Hundreds, if not thousands of people are still missing after Category 5 Hurricane Dorian blasted its way across the Bahamas and the US east coast last weekend.
In strongest storm on record to hit the Bahamas, global aid agencies are on their way to the worst-hit areas on Great Abaco Island in the northern Bahamas as relief workers begin the gruelling task of sifting through the debris of shattered homes and buildings.
The death toll currently stands at 43, but that figure is expected to rise dramatically as family and friends took to social media, posting photographs of loved ones who have still not made contact.
Urgent messages such as this one became a familiar pattern:
“Please if anybody has seen or knows that Shawn Nadia and Carter Neely are ok, get in touch. Friends & family haven’t heard from them since Sunday!!,” wrote one concerned family member.
It comes as Hurricane Dorian made landfall on the Outer Banks of North Carolina, USA, hitting the beach resort area with powerful winds and battering waves.
The Miami-based National Hurricane Centre reported Dorian, packing 150km/h winds, made landfall at Cape Hatteras about 9am local time on Friday.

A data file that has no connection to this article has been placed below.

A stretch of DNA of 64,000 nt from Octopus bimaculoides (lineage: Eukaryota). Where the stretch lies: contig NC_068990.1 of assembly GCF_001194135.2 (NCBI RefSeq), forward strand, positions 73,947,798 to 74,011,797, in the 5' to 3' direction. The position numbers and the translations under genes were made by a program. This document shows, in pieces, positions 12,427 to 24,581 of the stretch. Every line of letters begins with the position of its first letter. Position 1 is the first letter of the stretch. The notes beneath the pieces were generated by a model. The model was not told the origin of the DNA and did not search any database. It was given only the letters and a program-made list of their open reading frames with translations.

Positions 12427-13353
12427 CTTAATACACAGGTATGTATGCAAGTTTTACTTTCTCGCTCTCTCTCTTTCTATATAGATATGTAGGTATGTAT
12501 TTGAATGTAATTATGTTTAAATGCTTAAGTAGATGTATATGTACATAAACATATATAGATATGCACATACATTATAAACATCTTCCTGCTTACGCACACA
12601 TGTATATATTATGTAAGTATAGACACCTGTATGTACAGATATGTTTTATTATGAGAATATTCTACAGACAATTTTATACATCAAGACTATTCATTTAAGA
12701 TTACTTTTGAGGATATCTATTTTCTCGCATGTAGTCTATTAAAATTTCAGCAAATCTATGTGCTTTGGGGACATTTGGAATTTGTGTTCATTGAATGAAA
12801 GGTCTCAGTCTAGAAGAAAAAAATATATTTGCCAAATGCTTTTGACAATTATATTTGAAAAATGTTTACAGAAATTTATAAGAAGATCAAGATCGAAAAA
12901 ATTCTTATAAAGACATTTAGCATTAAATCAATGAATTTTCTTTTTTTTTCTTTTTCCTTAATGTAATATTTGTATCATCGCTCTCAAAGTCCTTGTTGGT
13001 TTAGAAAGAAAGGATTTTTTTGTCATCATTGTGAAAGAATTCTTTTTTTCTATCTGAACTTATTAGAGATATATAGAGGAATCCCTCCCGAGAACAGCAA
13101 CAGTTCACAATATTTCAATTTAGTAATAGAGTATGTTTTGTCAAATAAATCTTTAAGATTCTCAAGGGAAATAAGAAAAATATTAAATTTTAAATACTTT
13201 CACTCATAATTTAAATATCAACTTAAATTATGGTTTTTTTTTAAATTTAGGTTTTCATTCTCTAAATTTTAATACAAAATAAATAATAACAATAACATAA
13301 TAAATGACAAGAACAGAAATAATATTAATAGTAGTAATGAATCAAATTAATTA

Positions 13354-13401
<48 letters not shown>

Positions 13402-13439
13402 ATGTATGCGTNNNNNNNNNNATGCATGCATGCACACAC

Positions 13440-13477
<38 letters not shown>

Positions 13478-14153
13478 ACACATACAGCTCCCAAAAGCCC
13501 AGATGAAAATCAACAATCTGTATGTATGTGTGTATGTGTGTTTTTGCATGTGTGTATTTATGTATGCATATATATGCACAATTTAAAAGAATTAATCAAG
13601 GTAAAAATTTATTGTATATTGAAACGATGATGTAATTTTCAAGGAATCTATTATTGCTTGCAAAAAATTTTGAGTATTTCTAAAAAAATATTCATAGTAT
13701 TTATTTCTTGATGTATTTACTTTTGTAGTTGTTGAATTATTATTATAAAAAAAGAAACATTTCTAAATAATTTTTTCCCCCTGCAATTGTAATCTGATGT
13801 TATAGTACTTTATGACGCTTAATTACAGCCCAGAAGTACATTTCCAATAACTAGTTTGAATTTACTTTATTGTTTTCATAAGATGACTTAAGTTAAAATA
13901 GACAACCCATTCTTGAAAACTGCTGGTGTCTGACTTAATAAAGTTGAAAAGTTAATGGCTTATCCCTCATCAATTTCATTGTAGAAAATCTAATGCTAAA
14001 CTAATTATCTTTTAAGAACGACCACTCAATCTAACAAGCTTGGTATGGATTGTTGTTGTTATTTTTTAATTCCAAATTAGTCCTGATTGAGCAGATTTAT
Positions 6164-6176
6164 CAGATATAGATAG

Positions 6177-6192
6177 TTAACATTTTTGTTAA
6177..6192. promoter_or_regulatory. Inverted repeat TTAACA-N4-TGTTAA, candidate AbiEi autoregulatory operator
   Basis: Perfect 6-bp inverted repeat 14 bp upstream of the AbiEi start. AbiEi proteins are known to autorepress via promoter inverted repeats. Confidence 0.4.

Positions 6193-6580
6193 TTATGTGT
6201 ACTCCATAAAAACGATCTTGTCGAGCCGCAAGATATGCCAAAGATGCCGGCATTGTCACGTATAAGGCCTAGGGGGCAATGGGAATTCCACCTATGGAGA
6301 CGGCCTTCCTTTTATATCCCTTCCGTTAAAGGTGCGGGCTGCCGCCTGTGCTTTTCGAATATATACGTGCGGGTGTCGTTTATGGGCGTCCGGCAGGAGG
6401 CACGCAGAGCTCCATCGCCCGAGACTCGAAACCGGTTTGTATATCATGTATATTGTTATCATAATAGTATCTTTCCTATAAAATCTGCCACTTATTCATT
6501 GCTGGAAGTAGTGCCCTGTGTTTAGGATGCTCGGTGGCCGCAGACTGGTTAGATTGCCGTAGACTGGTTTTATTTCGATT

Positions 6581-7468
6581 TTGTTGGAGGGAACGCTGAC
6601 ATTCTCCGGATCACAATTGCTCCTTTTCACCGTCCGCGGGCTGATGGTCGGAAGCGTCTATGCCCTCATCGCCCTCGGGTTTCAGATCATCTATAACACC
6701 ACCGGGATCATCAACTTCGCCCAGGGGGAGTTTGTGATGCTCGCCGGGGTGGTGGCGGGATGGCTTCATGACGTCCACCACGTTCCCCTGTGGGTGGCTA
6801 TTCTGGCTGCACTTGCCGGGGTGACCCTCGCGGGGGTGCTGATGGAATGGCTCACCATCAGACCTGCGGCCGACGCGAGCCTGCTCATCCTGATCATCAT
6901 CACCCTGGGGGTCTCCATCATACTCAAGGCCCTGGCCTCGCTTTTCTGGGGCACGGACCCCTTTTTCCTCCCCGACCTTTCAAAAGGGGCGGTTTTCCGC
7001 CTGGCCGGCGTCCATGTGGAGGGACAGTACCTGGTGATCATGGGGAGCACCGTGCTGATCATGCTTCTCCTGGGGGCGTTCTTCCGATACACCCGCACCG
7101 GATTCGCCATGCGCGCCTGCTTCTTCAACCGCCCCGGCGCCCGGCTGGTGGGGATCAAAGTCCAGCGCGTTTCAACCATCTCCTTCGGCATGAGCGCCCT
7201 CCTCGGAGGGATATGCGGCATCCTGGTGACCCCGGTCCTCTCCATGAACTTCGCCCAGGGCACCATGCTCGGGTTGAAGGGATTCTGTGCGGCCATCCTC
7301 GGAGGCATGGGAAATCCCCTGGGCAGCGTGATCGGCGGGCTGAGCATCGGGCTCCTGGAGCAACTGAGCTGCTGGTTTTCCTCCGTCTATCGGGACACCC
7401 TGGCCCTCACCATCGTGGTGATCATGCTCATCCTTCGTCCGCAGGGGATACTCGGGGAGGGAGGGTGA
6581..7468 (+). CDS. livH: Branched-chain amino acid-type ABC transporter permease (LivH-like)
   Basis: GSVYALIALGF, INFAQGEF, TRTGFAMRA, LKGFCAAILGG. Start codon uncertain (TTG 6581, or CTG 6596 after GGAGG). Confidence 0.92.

It lashed the Outer Banks with hurricane-force winds as far as 72km from the centre of the hurricane and sent tropical storm winds more than 320km from its centre.
It has already dumped up to 25cm of rain along the coast between Charleston, South Carolina, to Wilmington, North Carolina, about 275 km away, forecasters said.
“The rain is moving up north,” National Weather Service forecaster Alex Lamers said early on Friday.
“Even the Raleigh-Durham area inland will get 3 inches (7.6cm) today.”
Dorian is expected to push out to sea later on Friday local time and bring tropical storm winds to Nantucket Island and Martha’s Vineyard, Massachusetts.
But it will likely spare much of the rest of the East Coast the worst of its rain and wind, before making landfall in Canada’s Nova Scotia on Saturday night local time.
“It’s in the process of moving out, going north,” Mr Lamers said.
Officials say the death toll in the Bahamas, which stands at 30, is likely to shoot up in the country of about 400,000 people as more bodies are discovered in the ruins and floodwaters left behind by the storm.
“You smell the decomposing bodies as you walk through Marsh Harbour,” said 37-year-old Sandra Sweeting amid the wreckage on Great Abaco.
“It’s everywhere. There are a lot of people who aren’t going to make it off this island.”
— The New York Times (@nytimes) September 6, 2019
Some locals called the government’s initial official death toll a tragic underestimate.
“I work part-time in a funeral home. I know what death smells like,” 27-year-old Anthony Thompson said.
“There must be hundreds. Hundreds.”
Chaotic conditions around the islands were interfering with flights and boats, hampering relief efforts.
The medical chief of staff of the Bahamas’ only functioning public hospital said the death toll would be “staggering”.